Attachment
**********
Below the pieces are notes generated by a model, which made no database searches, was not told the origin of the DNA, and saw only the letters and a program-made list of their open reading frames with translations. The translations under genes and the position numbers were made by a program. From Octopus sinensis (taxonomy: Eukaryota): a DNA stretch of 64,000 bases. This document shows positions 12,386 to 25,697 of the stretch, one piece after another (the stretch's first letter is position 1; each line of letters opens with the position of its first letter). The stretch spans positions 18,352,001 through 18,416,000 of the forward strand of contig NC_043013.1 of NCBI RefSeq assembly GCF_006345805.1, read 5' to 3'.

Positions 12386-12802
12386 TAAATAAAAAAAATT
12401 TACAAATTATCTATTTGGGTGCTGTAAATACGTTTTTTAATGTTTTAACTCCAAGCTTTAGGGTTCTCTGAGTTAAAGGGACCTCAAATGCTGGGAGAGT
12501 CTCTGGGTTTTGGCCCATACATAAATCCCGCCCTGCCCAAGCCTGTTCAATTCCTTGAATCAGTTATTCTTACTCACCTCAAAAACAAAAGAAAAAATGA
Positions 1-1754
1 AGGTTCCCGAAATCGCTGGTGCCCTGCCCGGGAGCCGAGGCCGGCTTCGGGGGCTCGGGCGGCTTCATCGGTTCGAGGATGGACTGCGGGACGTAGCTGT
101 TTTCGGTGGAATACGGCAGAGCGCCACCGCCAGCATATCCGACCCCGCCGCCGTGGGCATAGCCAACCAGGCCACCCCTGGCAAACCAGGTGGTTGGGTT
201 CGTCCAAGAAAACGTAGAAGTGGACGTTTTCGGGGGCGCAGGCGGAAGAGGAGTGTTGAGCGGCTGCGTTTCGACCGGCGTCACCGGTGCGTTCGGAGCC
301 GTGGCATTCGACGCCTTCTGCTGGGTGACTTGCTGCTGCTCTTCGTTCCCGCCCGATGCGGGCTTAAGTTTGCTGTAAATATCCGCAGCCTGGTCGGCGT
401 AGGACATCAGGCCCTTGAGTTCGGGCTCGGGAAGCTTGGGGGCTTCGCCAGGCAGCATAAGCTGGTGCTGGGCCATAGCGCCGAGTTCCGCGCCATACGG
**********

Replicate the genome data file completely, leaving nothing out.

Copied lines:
Below the pieces are notes generated by a model, which made no database searches, was not told the origin of the DNA, and saw only the letters and a program-made list of their open reading frames with translations. The translations under genes and the position numbers were made by a program. From Octopus sinensis (taxonomy: Eukaryota): a DNA stretch of 64,000 bases. This document shows positions 12,386 to 25,697 of the stretch, one piece after another (the stretch's first letter is position 1; each line of letters opens with the position of its first letter). The stretch spans positions 18,352,001 through 18,416,000 of the forward strand of contig NC_043013.1 of NCBI RefSeq assembly GCF_006345805.1, read 5' to 3'.

Positions 12386-12802
12386 TAAATAAAAAAAATT
12401 TACAAATTATCTATTTGGGTGCTGTAAATACGTTTTTTAATGTTTTAACTCCAAGCTTTAGGGTTCTCTGAGTTAAAGGGACCTCAAATGCTGGGAGAGT
12501 CTCTGGGTTTTGGCCCATACATAAATCCCGCCCTGCCCAAGCCTGTTCAATTCCTTGAATCAGTTATTCTTACTCACCTCAAAAACAAAAGAAAAAATGA
Positions 1-1754
1 AGGTTCCCGAAATCGCTGGTGCCCTGCCCGGGAGCCGAGGCCGGCTTCGGGGGCTCGGGCGGCTTCATCGGTTCGAGGATGGACTGCGGGACGTAGCTGT
101 TTTCGGTGGAATACGGCAGAGCGCCACCGCCAGCATATCCGACCCCGCCGCCGTGGGCATAGCCAACCAGGCCACCCCTGGCAAACCAGGTGGTTGGGTT
201 CGTCCAAGAAAACGTAGAAGTGGACGTTTTCGGGGGCGCAGGCGGAAGAGGAGTGTTGAGCGGCTGCGTTTCGACCGGCGTCACCGGTGCGTTCGGAGCC
301 GTGGCATTCGACGCCTTCTGCTGGGTGACTTGCTGCTGCTCTTCGTTCCCGCCCGATGCGGGCTTAAGTTTGCTGTAAATATCCGCAGCCTGGTCGGCGT
401 AGGACATCAGGCCCTTGAGTTCGGGCTCGGGAAGCTTGGGGGCTTCGCCAGGCAGCATAAGCTGGTGCTGGGCCATAGCGCCGAGTTCCGCGCCATACGG